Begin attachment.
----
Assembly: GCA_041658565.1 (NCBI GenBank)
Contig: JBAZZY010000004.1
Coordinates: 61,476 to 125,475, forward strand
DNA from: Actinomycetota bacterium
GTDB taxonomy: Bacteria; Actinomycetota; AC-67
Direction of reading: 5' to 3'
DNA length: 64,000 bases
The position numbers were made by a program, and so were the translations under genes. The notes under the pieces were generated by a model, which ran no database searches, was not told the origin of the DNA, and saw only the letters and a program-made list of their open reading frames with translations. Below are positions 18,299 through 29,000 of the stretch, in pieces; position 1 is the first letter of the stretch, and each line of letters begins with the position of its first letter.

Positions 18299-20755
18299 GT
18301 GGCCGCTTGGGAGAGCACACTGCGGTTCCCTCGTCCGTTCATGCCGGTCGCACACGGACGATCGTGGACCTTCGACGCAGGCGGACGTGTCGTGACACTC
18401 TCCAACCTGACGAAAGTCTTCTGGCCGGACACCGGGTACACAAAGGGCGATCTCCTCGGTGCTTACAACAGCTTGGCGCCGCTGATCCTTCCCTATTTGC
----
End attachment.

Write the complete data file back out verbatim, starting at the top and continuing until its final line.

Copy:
Assembly: GCA_041658565.1 (NCBI GenBank)
Contig: JBAZZY010000004.1
Coordinates: 61,476 to 125,475, forward strand
DNA from: Actinomycetota bacterium
GTDB taxonomy: Bacteria; Actinomycetota; AC-67
Direction of reading: 5' to 3'
DNA length: 64,000 bases
The position numbers were made by a program, and so were the translations under genes. The notes under the pieces were generated by a model, which ran no database searches, was not told the origin of the DNA, and saw only the letters and a program-made list of their open reading frames with translations. Below are positions 18,299 through 29,000 of the stretch, in pieces; position 1 is the first letter of the stretch, and each line of letters begins with the position of its first letter.

Positions 18299-20755
18299 GT
18301 GGCCGCTTGGGAGAGCACACTGCGGTTCCCTCGTCCGTTCATGCCGGTCGCACACGGACGATCGTGGACCTTCGACGCAGGCGGACGTGTCGTGACACTC
18401 TCCAACCTGACGAAAGTCTTCTGGCCGGACACCGGGTACACAAAGGGCGATCTCCTCGGTGCTTACAACAGCTTGGCGCCGCTGATCCTTCCCTATTTGC